After trying this for months, I started asking other people about their meditation practices and I discovered that there are other ways to meditate than just sitting quietly. People told me about meditation practices that involved focusing on special kinds of breathing. Others told me about meditation practices that focus on silently repeating mantras. They told me about meditations practices that involved movement, like yoga, Tai Chi, and Qigong. I also heard about guided meditation, which involved listening to recordings of people leading spoken meditations. I tried all of them, testing out which ones I enjoyed and which ones actually worked to quiet my mind and get me in touch with my body.

The format I landed on was guided meditation. I found a great app called Insight Timer, which contains a library of guided meditations. The app even has meditations in multiple languages! When I began to search through their library of meditations I found they had meditations for specific topics like forgiveness, gratitude, self-love, compassion, and even eating disorders. Two of my favorite meditations from this app are: “There is nothing wrong with you” by Robin Rice and “Mindful Eating: Forgiveness for the Body” by Cinzia Pezzolesi.

I started using the app every morning to meditate for at least a couple minutes. Today I still use the app on almost a daily basis. I try to listen to a meditation that’s at least five minutes long, but on days that I’m running really late I’ll throw on something a minute or two long. I always try to tell myself that something is better than nothing.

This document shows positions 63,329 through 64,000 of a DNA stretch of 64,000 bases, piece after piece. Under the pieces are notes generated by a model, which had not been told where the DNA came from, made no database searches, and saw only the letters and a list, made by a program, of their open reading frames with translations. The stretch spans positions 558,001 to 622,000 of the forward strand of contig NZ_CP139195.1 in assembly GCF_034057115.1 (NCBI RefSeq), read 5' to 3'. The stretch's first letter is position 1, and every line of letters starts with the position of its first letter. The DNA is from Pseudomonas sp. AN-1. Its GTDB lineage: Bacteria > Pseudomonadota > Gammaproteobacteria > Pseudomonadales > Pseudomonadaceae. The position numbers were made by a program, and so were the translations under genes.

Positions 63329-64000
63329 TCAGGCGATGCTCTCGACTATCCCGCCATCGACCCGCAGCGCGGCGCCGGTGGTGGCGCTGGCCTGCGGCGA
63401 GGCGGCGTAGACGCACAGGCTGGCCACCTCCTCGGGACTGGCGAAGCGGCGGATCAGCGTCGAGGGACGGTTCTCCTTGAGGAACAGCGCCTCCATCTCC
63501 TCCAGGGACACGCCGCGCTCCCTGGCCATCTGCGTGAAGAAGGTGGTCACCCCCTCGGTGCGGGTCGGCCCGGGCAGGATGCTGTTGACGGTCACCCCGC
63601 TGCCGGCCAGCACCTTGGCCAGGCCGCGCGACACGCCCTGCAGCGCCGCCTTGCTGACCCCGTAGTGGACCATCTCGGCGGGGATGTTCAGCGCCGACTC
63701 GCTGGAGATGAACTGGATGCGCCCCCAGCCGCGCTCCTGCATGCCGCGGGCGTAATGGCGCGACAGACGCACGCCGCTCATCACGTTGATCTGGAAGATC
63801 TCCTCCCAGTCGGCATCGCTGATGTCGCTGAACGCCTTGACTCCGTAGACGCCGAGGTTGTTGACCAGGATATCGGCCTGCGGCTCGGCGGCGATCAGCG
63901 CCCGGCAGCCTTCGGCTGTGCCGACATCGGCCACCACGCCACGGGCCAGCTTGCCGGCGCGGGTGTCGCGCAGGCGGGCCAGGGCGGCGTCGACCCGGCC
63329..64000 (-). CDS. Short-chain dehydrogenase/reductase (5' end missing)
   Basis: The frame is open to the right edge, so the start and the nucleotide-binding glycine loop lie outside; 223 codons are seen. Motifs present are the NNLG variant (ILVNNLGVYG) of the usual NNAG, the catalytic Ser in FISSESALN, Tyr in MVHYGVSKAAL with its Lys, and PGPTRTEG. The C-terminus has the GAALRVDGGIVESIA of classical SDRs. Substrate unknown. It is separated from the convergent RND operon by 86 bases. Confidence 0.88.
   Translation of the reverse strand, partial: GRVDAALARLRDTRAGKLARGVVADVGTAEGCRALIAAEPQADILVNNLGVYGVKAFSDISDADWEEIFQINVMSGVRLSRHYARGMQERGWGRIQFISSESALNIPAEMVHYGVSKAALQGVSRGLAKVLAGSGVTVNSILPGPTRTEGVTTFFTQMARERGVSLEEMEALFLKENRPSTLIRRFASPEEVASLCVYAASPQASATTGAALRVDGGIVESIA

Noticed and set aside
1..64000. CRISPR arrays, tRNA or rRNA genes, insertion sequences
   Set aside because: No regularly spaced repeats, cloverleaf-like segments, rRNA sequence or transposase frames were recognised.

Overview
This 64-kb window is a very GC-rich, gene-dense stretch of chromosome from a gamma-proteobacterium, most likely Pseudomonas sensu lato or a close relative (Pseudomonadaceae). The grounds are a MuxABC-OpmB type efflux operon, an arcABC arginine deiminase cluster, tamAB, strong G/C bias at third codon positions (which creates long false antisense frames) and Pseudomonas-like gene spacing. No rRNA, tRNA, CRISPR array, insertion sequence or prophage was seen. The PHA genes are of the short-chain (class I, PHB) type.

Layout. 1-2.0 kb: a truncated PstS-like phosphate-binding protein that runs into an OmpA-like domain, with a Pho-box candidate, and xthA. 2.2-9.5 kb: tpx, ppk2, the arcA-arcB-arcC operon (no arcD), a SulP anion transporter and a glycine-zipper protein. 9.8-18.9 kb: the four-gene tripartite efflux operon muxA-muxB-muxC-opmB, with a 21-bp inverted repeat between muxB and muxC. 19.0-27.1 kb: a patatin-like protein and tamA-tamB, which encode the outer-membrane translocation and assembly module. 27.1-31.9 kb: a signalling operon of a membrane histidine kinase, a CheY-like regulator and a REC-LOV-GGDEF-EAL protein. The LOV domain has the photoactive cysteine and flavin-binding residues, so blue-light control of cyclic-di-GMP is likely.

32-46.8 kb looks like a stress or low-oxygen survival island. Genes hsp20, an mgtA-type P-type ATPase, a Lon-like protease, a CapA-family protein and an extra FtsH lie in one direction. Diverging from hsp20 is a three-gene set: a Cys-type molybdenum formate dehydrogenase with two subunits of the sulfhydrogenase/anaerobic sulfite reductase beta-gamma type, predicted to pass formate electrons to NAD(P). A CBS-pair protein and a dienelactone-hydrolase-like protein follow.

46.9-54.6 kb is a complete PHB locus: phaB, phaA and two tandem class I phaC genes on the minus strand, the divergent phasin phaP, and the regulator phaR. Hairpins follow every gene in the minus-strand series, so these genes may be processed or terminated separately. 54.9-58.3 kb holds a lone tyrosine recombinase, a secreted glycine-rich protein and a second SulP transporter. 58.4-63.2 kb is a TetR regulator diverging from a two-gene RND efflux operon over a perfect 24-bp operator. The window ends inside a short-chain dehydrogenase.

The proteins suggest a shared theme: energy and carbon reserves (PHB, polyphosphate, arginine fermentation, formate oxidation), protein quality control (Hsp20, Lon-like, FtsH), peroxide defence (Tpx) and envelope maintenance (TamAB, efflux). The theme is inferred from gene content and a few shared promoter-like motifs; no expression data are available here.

Meditating gives me a reprieve from the racing thoughts that are so often associated with eating disorders. Meditating gives me a chance to slow down and really observe what is happening in my mind. It also provides a way for me to really connect to my body. Sometimes this is very uncomfortable because my feelings manifest in certain areas of my body, like anxiety can feel like a stomachache or tightness in my chest. Using meditation allows me to identify these physical manifestations of my feelings and become curious about them. When I could identify these feelings in my body and not be judgmental of them, I found that my body can give me clues about hidden emotions. I can also use meditation to work through these emotions so they don’t feel so overwhelming, which can help prevent me from using behaviors to manage my emotions.

Embodied Movement

Part of my active eating disorder was compulsive exercise, so finding a way to add movement back to my daily life was difficult for a long time. A note on this daily practice: do not try to add movement back in to your life without consulting with your treatment team. Most people in eating disorder recovery have a hard time with balanced exercise and it takes a lot of guidance to reintegrate movement safely and healthfully. I found it very helpful to work with my treatment team on movement rather than exercise. Instead of focusing on exercise, which felt like an obligation, focusing on movement allowed me to explore activities that felt fun and joyful in my body.

I started to hike a lot. Being in nature was both calming and rejuvenating. I kept my focus on my surroundings rather than miles or hours spent on the trail. Hiking was about seeing beautiful things and appreciating my body’s capabilities. The first time I stood at the summit of the highest mountain in Vermont I realized that my body was powerful and capable and I found a new appreciation for the things my body could accomplish when I was caring for it properly. This gave me more motivation to eat well and honor my body’s needs.